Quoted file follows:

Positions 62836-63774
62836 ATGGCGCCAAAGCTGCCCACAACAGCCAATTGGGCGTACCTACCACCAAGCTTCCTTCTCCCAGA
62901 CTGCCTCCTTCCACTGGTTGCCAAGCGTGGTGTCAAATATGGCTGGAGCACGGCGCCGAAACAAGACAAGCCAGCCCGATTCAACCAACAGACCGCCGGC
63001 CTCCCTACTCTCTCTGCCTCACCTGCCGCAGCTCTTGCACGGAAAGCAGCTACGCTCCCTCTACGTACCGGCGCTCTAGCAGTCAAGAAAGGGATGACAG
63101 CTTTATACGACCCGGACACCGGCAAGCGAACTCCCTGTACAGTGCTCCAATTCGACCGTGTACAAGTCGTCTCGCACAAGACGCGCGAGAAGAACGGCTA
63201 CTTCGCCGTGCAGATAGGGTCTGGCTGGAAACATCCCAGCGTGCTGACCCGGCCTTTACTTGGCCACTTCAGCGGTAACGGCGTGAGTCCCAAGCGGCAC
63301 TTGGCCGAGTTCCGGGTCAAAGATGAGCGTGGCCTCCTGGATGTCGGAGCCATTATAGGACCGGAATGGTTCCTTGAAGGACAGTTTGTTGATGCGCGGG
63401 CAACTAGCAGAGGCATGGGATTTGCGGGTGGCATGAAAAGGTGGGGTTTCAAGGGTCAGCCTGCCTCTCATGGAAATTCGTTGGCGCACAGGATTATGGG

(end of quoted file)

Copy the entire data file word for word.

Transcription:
Positions 62836-63774
62836 ATGGCGCCAAAGCTGCCCACAACAGCCAATTGGGCGTACCTACCACCAAGCTTCCTTCTCCCAGA
62901 CTGCCTCCTTCCACTGGTTGCCAAGCGTGGTGTCAAATATGGCTGGAGCACGGCGCCGAAACAAGACAAGCCAGCCCGATTCAACCAACAGACCGCCGGC
63001 CTCCCTACTCTCTCTGCCTCACCTGCCGCAGCTCTTGCACGGAAAGCAGCTACGCTCCCTCTACGTACCGGCGCTCTAGCAGTCAAGAAAGGGATGACAG
63101 CTTTATACGACCCGGACACCGGCAAGCGAACTCCCTGTACAGTGCTCCAATTCGACCGTGTACAAGTCGTCTCGCACAAGACGCGCGAGAAGAACGGCTA
63201 CTTCGCCGTGCAGATAGGGTCTGGCTGGAAACATCCCAGCGTGCTGACCCGGCCTTTACTTGGCCACTTCAGCGGTAACGGCGTGAGTCCCAAGCGGCAC
63301 TTGGCCGAGTTCCGGGTCAAAGATGAGCGTGGCCTCCTGGATGTCGGAGCCATTATAGGACCGGAATGGTTCCTTGAAGGACAGTTTGTTGATGCGCGGG
63401 CAACTAGCAGAGGCATGGGATTTGCGGGTGGCATGAAAAGGTGGGGTTTCAAGGGTCAGCCTGCCTCTCATGGAAATTCGTTGGCGCACAGGATTATGGG